But, in the words of her coach Yaidel Gamboa, she is better and stronger than before.
The UNC redshirt senior diver made her long-awaited return to the pool this season after battling acute promyelocytic leukemia – a form of bone marrow cancer – last year. Since then, Grund has recorded six top-three finishes for UNC in seven diving events and has already qualified for the 2023 NCAA Zone Regional Championships.
She no longer has to wake up at 5 am every day to receive treatment. No more sitting on the sidelines and watching your teammates compete without it. No more doubts and fears about the uncertainty of your university career.
She’s back, remaking the senior season she missed.
“Everything that’s happened in the last year has really taught me to appreciate every aspect of what’s happening (in the pool),” she said. “Loved every second.”
In September 2021, Grund received his diagnosis and faced a five-month battle with leukemia. She was officially declared cancer-free on February 28, but was required to continue treatment until May 20.
After missing 11 months of practice, she returned in August, full of excitement to feel the water in the Koury Natatorium pool against her skin again.
“I couldn’t wait to get back here,” she said. “And I wanted to get back as soon as possible.”
The transition was more difficult than she expected, as she still had some side effects from the treatment. After wasting so much time, her body still wasn’t prepared for the intensity of full-time training.
“I guess I thought I would be able to go back to that,” Grund said. “I quickly learned that I couldn’t do that. I did it midweek and I was like, ‘Oh, I’m dead.’”
In fact, it was a Wednesday morning in the weight room when exhaustion finally hit her. She could barely move the weights or her body and quickly realized she needed to slow down.
She called track coach Alex Hall to discuss possible changes to her training regiment. So her coaches and the athletic training team worked together to create a modified practice schedule to ease the transition.
Grund said he knew that if he kept a positive mindset despite this setback, he could regain his strength. In the end, the only thing that mattered to her was getting back to doing what she loves in the best way possible.
For a few weeks, she practiced once a day instead of twice like the rest of her teammates. As she regained her strength, she added additional training until her body could fully handle the typical two practices a day.
By December, she was practicing full-time again.
“I think she transitioned extremely quickly and well,” Gamboa said. “Honestly, she is stronger than before, and now she is in a really good place – much better than I expected and much faster than I expected.”
Grund’s absence last season was felt by everyone on the UNC dive team. Junior diver Aranza Vazquez said last year’s training was missing the usual level of positivity and joy that Grund always brings. In particular, Vazquez missed having Grund to root for the team’s dives – even the “awful” ones.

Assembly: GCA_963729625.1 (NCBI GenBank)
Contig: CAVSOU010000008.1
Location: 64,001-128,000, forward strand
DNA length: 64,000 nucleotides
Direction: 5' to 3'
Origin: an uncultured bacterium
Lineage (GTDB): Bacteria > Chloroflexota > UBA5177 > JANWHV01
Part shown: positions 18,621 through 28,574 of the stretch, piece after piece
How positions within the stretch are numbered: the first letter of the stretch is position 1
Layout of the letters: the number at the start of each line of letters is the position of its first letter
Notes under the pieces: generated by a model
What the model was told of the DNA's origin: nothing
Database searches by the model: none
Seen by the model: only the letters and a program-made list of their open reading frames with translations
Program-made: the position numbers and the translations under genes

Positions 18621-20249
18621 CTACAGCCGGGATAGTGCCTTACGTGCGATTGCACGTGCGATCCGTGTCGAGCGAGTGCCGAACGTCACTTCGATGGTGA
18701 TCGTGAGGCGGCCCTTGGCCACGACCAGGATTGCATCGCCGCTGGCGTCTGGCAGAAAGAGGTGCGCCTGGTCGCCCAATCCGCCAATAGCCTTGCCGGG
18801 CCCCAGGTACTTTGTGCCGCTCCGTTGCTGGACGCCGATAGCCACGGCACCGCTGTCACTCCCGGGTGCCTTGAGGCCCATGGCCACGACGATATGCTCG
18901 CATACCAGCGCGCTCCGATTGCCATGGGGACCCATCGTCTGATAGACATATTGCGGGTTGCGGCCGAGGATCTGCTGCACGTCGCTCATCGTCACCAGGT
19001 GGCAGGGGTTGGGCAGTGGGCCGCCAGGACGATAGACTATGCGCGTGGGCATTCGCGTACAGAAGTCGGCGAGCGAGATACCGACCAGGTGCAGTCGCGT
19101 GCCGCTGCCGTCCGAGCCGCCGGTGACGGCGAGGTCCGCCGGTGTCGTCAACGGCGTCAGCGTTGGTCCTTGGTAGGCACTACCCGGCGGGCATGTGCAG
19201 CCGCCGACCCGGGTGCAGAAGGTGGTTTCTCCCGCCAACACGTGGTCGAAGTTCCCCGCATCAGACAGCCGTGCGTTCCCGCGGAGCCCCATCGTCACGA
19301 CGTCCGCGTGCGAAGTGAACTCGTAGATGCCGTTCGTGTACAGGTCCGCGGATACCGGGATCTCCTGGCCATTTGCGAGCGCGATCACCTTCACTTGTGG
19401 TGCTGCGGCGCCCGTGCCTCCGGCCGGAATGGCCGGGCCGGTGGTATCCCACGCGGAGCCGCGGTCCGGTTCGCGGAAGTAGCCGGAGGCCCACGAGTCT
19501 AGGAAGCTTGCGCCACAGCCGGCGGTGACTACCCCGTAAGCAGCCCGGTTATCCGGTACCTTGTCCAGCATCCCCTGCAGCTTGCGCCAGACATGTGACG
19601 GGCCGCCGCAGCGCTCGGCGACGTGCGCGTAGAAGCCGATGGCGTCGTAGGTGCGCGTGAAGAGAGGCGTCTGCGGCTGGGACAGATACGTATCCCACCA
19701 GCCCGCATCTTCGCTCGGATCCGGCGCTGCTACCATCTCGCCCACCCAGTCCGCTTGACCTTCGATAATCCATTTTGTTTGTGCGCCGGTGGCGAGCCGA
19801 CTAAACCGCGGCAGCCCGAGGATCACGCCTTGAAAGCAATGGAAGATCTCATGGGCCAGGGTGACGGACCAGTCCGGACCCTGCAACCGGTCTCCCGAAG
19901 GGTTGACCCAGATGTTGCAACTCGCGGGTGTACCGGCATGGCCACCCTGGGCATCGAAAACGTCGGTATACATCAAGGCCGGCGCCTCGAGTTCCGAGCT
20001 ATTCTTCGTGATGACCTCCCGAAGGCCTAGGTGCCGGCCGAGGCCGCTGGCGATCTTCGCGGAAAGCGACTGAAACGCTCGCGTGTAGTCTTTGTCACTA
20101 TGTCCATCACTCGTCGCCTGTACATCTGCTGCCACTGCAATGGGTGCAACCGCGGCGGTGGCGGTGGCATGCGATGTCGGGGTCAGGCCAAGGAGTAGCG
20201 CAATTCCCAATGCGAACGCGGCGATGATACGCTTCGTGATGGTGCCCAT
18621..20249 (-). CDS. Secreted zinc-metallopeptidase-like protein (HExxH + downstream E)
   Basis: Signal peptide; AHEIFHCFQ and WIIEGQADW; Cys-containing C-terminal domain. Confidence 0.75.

When Vazquez was in freshman year, Grund was always there to advise and encourage her. Vazquez still remembers Grund’s words that soothed the freshman before their first high school date.
“She always says ‘take it easy,’” Vazquez said. “‘You will get it. Don’t think too much about it.’”
Now, in Grund’s fifth year, she has the opportunity to do the same with new team members. In addition to her leadership, Grund’s work ethic throughout her time at UNC is why Gamboa considers her a role model for the Tar Heels.
“I think she’s a great role model – and I’ve told her this many times – a warrior,” Gamboa said.
It is her positivity and resilience that make her stand out to her teammates and coaches alike. And it is because of these two traits that she was able to achieve success this season and defy the odds against her.
Grund will compete at the NCAA Regional Zone Championships in March, where he will have a chance to earn a spot at the national championships. Coincidentally, his last competition before the diagnosis was the 2021 championship.
Having the opportunity to return to this year’s competition is an achievement she has not lost.
“Before my diagnosis, I think I took all of that for granted,” she said. “I would kind of come in every day, do my thing and go home, but I really try to absorb and appreciate every little aspect of it (now). I think qualifying for these competitions means so much more.”
With this potentially her last year as a college diver, Grund said she’s approaching this season with a different kind of attitude. No matter the outcome of a date, she is happy to be doing what she loves again.
Being able to compete at the same level as before her diagnosis both motivated and amazed her. It also serves as a reminder that she is stronger than she thought.
“I feel like (I’m doing this for) any other young adult who is an athlete who is suffering from cancer, any other mental health issue or physical injury that keeps him from playing the sport,” she said. “I’m just trying to do this with them in mind, because I was in that situation.”
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